Skiers worship “epic” powder Sunday on Lolo Pass, Whitefish Mountain


A week of storms might have only added a few inches of snow to the Missoula valley, but Lolo Pass, Whitefish Mountain and several other locations are busy marking one of the great powder days of recent times.

At 8 a.m. Sunday morning, the Snotel measuring station on Lolo Pass clocked in at 16 inches of fresh in the past 24 hours with 97 inches total now on the ground, which, ironically enough, puts it at 97 percent of average for this date.  From what I heard from friends yesterday, there is so much powder at Lolo Pass that backcountry skiers were having trouble turning.

Powder-mania had similarly washed over Whitefish Mountain, with its website reporting 17 inches overnight and 22  in 24 hours, with snow still falling.

“This could be one of the deepest days I have ever skied here on the Big Mountain!” staffers wrote on Whitefish Mountain’s website ski report. “We have had over 4 feet of snow this last week! It has been snowing so hard all night the Groomers said they were cutting snow with their windshields at times!!”

Snotel sites around northwestern Montana appeared to back up this hysteria. The most impressive number I could find was at the 5,400-foot Bear Mountain site on the Montana-Idaho border southeast of Troy, where the snowpack went from 124 inches at 11 p.m. Friday night to 158 inches of snow at 7 a.m. Sunday—a 34 inch gain in 32 hours. Skiers rejoiced on Thursday after Lost Trail-Powder Mountain received 36 inches in the first big hit of the storm.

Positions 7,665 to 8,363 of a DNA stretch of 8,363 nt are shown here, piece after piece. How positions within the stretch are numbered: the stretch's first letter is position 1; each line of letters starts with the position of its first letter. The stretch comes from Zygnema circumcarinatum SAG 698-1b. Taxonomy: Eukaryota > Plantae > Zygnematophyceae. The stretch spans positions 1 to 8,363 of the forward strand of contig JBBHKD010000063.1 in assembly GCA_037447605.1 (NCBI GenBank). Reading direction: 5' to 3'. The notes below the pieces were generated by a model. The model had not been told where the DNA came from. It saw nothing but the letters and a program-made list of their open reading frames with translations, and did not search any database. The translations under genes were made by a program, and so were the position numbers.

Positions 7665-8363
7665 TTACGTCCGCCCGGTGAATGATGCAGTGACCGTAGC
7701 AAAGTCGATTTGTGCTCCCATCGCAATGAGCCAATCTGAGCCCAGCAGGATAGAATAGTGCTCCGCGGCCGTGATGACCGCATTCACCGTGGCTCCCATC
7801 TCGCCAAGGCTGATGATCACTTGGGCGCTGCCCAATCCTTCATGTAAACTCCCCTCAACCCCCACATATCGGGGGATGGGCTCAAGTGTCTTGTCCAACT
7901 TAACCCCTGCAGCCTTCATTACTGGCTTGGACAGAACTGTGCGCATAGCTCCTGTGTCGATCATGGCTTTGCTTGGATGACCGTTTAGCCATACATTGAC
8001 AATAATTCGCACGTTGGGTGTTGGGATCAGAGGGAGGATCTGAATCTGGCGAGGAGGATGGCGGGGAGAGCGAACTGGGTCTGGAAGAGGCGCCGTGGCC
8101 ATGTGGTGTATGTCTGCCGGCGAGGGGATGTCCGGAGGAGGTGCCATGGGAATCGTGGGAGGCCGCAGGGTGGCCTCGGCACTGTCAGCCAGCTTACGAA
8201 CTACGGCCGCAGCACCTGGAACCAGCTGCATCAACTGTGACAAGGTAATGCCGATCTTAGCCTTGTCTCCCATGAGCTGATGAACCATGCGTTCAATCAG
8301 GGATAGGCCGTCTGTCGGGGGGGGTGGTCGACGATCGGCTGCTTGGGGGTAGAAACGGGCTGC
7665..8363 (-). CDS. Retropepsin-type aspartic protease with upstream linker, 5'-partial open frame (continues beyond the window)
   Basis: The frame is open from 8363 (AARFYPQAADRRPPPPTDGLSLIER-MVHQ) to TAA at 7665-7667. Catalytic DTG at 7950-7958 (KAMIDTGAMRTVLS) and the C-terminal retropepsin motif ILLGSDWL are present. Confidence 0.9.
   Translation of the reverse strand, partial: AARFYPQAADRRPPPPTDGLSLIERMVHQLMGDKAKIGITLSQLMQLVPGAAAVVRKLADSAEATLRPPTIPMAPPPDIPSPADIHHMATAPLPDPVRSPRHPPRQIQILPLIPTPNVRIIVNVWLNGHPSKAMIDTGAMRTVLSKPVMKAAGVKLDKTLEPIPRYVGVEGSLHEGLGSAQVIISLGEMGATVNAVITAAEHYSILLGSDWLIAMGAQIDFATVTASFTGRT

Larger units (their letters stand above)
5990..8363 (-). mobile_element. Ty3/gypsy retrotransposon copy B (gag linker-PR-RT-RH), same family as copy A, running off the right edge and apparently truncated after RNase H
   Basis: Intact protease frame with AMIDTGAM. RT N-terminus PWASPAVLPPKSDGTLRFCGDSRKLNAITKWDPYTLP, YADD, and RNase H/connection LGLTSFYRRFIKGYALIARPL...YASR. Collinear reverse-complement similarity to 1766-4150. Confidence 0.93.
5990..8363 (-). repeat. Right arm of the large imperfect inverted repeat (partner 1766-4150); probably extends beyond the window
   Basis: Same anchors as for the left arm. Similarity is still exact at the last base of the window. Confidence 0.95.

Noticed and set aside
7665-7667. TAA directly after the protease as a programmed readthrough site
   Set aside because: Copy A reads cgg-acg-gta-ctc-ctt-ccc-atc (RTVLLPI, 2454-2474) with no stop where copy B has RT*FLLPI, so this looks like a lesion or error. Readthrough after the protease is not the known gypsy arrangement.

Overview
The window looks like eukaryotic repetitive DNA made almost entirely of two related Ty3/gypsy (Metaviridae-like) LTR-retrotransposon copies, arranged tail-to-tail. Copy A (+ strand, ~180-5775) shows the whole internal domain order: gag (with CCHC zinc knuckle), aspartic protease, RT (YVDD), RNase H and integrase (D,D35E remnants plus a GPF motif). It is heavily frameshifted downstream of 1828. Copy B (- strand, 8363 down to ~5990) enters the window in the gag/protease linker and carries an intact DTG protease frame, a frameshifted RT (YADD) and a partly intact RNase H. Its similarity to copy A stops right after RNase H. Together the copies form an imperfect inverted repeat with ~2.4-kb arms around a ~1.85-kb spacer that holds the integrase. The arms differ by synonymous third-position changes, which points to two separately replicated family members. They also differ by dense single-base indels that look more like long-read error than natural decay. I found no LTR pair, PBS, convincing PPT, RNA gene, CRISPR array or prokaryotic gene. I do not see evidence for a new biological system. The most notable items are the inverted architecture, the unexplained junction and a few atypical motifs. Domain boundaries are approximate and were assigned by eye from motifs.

Other impressive numbers: Lookout Pass reported a storm total of 17 inches, the Many Glacier snotel station west of Babb in Glacier National Park picked up 17 inches in the past 24 hours, as did Grave Creek east of Eureka. National Weather Service spotters reported 14 inches northeast of Essex and 10 inches at Lake McDonald in Flathead County.

This storm pushed every snow-measuring site in the Bitterroots to near or above 100 percent of average snowpack, with Twelvemile Creek southwest of Hamilton now sitting at 120 percent of average. In the Rattlesnake Mountains, Stuart Mountain in the now at 96 percent of average and Sleeping Woman at 109 percent.  (source)

Looking forward through next Saturday, snow is possible for Missoula everyday except Tuesday, which looks to mostly sunny.

More snow reports:


Get more of Montana’s great outdoors with some of Paul’s other posts, 2011’s Top 20 Montana Outdoor Photos and How to Lose a Staring Contest with an Elk, or visit his blog archive.


Paul Queneau is an avid outdoor recreationist, naturalist, and hunter. He works as conservation editor of Bugle Magazine at the Rocky Mountain Elk Foundation, where he writes about, photographs, edits, and films wildlife. See and read more of his work on the Rocky Mountain Elk Foundation’s website and Paul’s photo portfolio.